Military drivers will be deployed to deliver fuel to forecourts from Monday as the crisis at the pumps continues.
Almost 200 military personnel – including 100 drivers – have been undertaking training at haulier sites and will start deliveries to help relieve the situation at petrol stations, which ministers insist is stabilising.
The Government also announced that a temporary visa scheme for nearly 5,000 foreign food haulage drivers that was due to expire on December 24 will now be extended to the end of February, following criticism of its attractiveness to drivers.
It comes as opposition parties raised the prospect of a parliamentary recall to address the wider situation of labour shortages and supply chain disruption.
Sir Keir Starmer said the temporary visa scheme would not be up and running “for weeks”, and said the Prime Minister should if necessary recall Parliament to rush through legislation to ensure the shelves remain stocked in the run up to Christmas.
The SNP’s Westminster leader Ian Blackford said Boris Johnson “must immediately recall Parliament and convene cross-party talks to set out steps to effectively tackle the Brexit crisis”.
He added: “The severe labour shortages, soaring costs, empty supermarket shelves, ongoing fuel crisis, and trading barriers are all inflicting serious and lasting harm.”
In an announcement on Friday evening, the Government said 300 fuel drivers would be able to come to the UK from overseas “immediately” under a bespoke temporary visa which will last until March.
Some 4,700 other visas intended for foreign food haulage drivers will be extended beyond the initially announced three months and will last from late October to the end of February.
A total of 5,500 poultry workers will also be allowed in to help keep supermarket shelves stocked with turkeys before Christmas.
The Government has said these workers, who can arrive from late October, will now be able to stay up to December 31 under the temporary visa scheme.
But the Government added that the visas will not be a long-term solution and it wants to see employers make investments in the UK domestic workforce instead of relying on overseas labour.
It said it is also working with the industry to find long-term solutions to the shortage of HGV drivers and to encourage more people to enter the logistics sector by improving pay and conditions.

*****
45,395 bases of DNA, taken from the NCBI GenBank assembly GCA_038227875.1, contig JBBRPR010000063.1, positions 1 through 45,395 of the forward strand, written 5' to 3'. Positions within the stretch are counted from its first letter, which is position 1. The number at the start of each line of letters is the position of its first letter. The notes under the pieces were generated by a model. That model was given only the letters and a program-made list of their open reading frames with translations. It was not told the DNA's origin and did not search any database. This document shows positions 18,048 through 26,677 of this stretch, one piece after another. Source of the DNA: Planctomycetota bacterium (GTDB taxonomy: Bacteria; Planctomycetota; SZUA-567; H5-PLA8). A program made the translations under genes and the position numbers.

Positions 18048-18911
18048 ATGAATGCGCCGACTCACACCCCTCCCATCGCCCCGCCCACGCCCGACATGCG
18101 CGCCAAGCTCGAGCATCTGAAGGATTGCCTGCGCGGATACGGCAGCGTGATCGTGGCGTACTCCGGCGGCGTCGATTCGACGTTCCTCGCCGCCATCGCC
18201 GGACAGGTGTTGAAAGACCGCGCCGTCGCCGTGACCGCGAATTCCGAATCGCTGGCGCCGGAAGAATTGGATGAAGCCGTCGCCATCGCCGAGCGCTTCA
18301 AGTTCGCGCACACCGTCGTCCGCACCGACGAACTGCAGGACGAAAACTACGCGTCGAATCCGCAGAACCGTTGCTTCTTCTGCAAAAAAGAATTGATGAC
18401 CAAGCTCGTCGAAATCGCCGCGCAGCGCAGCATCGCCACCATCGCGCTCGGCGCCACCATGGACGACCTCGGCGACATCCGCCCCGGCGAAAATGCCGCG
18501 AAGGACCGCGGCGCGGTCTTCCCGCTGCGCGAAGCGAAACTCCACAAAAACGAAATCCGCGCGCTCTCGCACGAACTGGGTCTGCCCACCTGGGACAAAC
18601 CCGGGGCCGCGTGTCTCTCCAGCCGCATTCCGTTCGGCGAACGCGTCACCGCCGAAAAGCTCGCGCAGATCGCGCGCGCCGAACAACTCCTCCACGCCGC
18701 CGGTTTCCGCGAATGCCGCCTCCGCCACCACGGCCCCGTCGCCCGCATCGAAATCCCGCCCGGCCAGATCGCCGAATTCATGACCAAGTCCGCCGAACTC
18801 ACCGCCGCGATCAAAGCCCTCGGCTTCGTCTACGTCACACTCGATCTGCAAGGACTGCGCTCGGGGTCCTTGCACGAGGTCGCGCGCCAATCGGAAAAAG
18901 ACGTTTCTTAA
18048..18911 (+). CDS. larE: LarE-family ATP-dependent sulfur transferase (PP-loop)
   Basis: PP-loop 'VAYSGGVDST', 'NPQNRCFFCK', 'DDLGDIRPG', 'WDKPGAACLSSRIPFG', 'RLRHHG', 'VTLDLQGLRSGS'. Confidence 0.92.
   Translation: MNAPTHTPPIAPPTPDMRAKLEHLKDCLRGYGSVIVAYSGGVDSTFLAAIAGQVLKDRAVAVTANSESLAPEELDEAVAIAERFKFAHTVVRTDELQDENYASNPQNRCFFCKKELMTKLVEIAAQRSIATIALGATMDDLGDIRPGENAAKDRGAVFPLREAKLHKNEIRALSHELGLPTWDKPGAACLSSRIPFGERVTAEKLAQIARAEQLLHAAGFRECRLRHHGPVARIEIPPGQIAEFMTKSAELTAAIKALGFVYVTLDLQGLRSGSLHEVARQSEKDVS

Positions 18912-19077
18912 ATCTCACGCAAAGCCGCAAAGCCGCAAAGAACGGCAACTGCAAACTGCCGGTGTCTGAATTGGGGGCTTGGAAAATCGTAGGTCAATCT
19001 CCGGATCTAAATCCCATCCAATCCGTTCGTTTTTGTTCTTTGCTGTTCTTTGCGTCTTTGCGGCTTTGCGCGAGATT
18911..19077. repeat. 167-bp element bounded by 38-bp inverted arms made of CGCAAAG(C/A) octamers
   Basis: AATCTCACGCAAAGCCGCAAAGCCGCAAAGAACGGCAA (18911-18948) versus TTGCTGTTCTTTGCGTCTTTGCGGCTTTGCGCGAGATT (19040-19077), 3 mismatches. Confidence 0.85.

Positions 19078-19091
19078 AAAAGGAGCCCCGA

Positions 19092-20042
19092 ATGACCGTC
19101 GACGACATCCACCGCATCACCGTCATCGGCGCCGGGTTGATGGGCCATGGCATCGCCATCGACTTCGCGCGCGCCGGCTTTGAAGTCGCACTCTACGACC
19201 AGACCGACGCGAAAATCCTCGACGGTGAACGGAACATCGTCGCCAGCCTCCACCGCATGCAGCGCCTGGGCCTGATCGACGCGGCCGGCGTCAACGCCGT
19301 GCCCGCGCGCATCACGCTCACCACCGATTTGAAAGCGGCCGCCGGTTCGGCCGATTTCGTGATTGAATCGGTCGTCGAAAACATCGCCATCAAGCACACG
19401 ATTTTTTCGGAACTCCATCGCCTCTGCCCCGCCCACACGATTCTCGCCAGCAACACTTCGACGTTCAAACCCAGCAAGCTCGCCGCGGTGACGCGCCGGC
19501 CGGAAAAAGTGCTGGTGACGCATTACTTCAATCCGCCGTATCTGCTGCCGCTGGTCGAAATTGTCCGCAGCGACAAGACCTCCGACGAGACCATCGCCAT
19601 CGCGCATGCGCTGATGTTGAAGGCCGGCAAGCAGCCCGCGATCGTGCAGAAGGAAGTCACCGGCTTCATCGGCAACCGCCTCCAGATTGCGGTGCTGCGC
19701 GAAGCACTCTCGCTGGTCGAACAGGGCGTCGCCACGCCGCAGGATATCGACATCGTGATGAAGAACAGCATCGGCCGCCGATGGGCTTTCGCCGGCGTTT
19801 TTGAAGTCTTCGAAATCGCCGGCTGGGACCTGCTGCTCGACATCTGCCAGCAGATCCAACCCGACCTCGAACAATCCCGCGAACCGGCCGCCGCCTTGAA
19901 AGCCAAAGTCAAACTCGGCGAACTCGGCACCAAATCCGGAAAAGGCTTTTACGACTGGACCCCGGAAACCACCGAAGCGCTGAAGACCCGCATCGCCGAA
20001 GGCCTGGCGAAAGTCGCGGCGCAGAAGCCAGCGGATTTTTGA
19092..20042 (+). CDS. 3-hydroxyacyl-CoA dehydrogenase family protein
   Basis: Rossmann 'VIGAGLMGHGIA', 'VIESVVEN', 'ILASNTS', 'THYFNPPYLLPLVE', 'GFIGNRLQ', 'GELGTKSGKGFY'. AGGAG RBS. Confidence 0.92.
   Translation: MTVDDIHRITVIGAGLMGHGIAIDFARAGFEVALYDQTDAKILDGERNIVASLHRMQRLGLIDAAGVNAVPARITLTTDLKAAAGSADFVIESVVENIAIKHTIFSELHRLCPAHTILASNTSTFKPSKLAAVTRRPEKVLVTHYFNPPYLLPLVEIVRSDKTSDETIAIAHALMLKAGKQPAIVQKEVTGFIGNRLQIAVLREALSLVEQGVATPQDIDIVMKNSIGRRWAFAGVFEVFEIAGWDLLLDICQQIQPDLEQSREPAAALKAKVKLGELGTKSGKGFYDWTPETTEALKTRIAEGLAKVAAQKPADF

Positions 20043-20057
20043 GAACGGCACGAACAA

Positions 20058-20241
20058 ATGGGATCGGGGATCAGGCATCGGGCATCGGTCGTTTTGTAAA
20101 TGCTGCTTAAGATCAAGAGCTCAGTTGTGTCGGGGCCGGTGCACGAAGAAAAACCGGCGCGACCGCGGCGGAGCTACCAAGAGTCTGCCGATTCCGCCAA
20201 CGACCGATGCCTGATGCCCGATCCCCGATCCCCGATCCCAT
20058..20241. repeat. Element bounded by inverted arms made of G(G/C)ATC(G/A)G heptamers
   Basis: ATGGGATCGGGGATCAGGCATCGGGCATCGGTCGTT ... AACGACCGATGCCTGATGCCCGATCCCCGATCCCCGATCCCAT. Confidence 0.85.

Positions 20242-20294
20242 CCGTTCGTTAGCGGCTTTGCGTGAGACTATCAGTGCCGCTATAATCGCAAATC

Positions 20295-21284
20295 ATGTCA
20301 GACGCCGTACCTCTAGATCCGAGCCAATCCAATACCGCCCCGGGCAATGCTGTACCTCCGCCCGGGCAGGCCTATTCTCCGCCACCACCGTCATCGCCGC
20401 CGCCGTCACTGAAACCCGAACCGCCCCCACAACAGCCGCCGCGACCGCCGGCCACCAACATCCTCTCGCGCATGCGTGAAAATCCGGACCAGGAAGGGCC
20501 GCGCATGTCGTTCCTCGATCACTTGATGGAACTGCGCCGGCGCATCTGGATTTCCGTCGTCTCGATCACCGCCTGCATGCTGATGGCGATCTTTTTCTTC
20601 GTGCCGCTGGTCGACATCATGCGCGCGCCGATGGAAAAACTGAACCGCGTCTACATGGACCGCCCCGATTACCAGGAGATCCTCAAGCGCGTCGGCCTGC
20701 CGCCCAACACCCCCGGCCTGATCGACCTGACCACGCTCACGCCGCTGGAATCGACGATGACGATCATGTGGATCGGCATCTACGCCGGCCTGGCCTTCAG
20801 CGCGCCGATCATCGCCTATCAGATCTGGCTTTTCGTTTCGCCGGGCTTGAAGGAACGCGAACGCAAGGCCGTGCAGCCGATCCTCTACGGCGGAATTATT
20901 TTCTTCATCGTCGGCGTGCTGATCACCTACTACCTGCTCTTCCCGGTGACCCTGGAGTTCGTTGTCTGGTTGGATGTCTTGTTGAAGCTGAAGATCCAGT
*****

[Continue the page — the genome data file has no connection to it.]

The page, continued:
Chancellor of the Duchy of Lancaster Steve Barclay said: “The Government has taken decisive action to tackle the short-term disruption to our supply chains, and in particular the flow of fuel to forecourts.
“We are now seeing the impact of these interventions with more fuel being delivered to forecourts than sold and, if people continue to revert to their normal buying patterns, we will see smaller queues and prevent petrol stations closing.”
Business Secretary Kwasi Kwarteng added: “UK forecourt stock levels are trending up, deliveries of fuel to forecourts are above normal levels, and fuel demand is stabilising.
“It’s important to stress there is no national shortage of fuel in the UK, and people should continue to buy fuel as normal.”
The Petrol Retailers Association (PRA) – representing independent filling stations – warned queues at forecourts were set to continue unless fuel supplies increased, and said the independents had been particularly hard hit.
The Government has said there is no national fuel shortage, but Chancellor Rishi Sunak told the Daily Mail that there is global disruption to supply chains in other industries.
He told the paper: “These shortages are very real”, adding: “We’re seeing real disruptions in supply chains in different sectors, not just here but around the world.
“We are determined to do what we can to try to mitigate as much of this as we can.”
He told the paper: “As you can imagine there’s an enormous amount of focus on this from the Government because we know how important this is. My kids will be very upset with me if there isn’t a proper Christmas.”
Meanwhile, The Financial Times reported that millions of British Christmas dinners will be saved by turkeys being imported, after the chief executive of the British Poultry Council, Richard Griffiths, told the paper that the country’s big producers had reduced consumption by about a fifth this year because Brexit had cut off their supply of cheap labour.
A turkey farmer told the paper imported turkeys are likely to come from France and Poland.
Published: by Radio NewsHub